And so we find ourselves glued to our television sets to see who will win. What a voice that young man has. How handsome. That girl sings with such confidence and passion. Her eyes are so full of excitement and hope. How we love these young people. And how much we worship youth, with all its beauty and charm. To be sure they remind us of a time when we, too, were perhaps somewhat more alluring than we have now become. There is something of an ephemeral quality to this charismatic quality that we do indeed worship in our American Idols.

Too often they, like the rest of us, are found to have clay feet, and a fatal flaw that is exploited through notoriety and self-indulgence. And so for them and for us all our true vulnerability becomes more apparent. When Jesus entered the wilderness he was very vulnerable indeed.

In fact the Galilean Idol was vulnerable not just in the wilderness. He was vulnerable throughout his life. When he healed, he could feel power "go out" from him even when a woman would touch but the hem of his garment. He refused to send them all away but broke bread, said the blessing, and gave them as much as their hearts and souls desired until there were baskets of scraps gathered up that numbered as many as his disciples. He healed them. He taught them. He fed them with every word that comes from the mouth of God. And if they found themselves at wits end, or maimed, or leprous, or outcast from the temple because they were of ill repute, he found a way to bring them closer to God. Even the rich tax collector found repose in his company.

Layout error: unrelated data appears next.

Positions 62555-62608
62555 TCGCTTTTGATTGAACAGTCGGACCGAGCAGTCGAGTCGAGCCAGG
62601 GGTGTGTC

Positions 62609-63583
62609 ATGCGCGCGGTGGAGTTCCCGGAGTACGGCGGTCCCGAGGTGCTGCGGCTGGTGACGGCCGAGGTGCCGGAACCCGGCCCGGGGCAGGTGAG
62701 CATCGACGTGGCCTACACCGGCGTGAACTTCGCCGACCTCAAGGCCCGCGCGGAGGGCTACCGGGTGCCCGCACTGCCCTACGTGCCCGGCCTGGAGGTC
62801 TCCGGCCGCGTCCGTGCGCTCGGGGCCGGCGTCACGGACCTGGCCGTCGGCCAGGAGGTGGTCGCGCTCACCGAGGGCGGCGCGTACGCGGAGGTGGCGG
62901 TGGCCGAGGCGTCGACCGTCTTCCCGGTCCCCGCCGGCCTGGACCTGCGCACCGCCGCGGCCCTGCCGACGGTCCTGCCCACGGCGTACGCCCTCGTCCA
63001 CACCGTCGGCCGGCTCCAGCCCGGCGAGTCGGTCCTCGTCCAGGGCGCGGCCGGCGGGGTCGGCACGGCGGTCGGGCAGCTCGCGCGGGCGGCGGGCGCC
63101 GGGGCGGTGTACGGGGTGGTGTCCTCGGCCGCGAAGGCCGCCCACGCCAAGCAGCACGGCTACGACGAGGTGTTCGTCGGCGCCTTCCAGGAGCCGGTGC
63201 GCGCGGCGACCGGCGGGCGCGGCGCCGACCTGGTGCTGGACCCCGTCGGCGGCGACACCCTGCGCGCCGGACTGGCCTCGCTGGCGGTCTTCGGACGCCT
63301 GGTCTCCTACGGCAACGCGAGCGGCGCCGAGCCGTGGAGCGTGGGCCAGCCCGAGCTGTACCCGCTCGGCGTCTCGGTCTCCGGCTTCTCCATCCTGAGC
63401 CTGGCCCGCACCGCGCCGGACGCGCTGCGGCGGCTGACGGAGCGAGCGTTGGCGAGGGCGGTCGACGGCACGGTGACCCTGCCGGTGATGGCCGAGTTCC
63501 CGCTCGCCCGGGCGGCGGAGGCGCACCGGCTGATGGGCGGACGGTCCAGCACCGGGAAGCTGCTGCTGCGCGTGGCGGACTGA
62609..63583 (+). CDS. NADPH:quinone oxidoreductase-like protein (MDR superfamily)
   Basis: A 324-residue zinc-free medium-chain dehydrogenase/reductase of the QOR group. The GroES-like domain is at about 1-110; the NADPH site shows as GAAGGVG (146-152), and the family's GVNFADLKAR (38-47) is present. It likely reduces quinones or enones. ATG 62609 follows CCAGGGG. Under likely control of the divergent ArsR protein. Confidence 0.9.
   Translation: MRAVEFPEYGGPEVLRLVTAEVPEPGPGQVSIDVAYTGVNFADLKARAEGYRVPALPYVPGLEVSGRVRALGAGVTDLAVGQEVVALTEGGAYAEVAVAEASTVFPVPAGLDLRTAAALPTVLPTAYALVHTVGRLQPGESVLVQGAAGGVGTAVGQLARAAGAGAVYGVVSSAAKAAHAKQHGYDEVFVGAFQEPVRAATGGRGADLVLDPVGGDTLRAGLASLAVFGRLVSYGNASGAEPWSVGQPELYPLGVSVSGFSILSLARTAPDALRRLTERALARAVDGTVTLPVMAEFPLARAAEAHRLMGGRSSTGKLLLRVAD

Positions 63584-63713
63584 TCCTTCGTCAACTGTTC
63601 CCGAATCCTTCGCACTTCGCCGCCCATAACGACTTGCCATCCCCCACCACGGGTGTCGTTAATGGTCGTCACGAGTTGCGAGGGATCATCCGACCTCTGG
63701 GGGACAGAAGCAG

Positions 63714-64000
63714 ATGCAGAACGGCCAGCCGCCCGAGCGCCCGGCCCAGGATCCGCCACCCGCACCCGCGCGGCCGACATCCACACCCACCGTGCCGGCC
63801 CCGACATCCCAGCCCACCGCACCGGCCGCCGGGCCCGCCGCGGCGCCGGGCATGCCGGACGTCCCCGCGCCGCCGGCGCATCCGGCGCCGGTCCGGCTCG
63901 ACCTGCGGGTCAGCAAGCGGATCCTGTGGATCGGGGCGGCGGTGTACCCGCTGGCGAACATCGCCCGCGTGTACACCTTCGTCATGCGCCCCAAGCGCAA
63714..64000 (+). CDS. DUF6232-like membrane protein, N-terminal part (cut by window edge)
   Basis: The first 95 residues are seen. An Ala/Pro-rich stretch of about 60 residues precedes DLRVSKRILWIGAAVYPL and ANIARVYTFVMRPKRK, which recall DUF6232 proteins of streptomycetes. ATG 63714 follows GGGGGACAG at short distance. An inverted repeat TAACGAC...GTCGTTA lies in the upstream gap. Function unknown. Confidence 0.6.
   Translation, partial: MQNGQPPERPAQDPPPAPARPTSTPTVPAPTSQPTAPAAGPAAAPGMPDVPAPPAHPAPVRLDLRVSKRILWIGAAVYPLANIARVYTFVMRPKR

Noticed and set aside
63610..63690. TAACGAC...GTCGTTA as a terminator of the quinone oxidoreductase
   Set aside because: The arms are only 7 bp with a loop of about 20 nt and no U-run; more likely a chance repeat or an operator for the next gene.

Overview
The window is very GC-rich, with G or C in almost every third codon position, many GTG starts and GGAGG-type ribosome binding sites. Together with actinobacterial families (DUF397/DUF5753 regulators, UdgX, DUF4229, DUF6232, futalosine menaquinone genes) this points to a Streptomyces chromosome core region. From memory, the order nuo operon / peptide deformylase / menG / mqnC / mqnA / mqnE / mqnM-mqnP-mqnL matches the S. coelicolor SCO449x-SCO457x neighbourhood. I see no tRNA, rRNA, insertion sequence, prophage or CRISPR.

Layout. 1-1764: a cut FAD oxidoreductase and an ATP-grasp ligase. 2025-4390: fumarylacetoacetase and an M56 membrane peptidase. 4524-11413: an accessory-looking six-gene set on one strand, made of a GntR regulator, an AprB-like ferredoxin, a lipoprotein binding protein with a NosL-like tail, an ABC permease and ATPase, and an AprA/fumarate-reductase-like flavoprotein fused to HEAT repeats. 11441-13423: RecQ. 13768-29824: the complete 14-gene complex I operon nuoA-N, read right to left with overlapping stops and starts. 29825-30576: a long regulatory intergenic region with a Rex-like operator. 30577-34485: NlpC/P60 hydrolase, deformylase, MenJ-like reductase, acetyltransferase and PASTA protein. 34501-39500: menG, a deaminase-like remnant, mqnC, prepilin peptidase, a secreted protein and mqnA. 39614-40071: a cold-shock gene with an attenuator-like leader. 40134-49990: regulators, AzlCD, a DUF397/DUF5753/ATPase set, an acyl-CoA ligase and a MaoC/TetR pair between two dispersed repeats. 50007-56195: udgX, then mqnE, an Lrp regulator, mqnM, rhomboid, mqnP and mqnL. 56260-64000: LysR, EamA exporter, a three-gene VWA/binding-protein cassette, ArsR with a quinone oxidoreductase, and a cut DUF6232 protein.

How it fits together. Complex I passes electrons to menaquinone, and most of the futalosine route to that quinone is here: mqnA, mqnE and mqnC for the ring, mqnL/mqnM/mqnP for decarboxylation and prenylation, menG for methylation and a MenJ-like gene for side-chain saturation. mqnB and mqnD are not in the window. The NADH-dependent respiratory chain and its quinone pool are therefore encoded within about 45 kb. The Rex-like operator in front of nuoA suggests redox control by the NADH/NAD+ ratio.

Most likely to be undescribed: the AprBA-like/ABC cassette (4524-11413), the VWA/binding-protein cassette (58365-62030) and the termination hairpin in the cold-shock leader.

This Galilean Idol was no ordinary example of a cult of personality. He was the perfect image of God made flesh. He was unafraid of the wilderness. He entered the wilds of his own deepest doubts and despairs with courage and profound honesty. He wanted to feed the hungry. But taught us to share and to live by the word of God. He wanted to impose peace in the midst of warfare and could have dispersed the Roman Legions with a wave of his hand. But he taught us not to worship Caesar's way but God's. We're still awkwardly avoiding that lesson. He wanted us to know him as the living God, but he chose instead to die on the cross, alone and accused of a capital crime. The instrument then of a shameful death became the vehicle though which he forgave us our sins and gave us eternal life.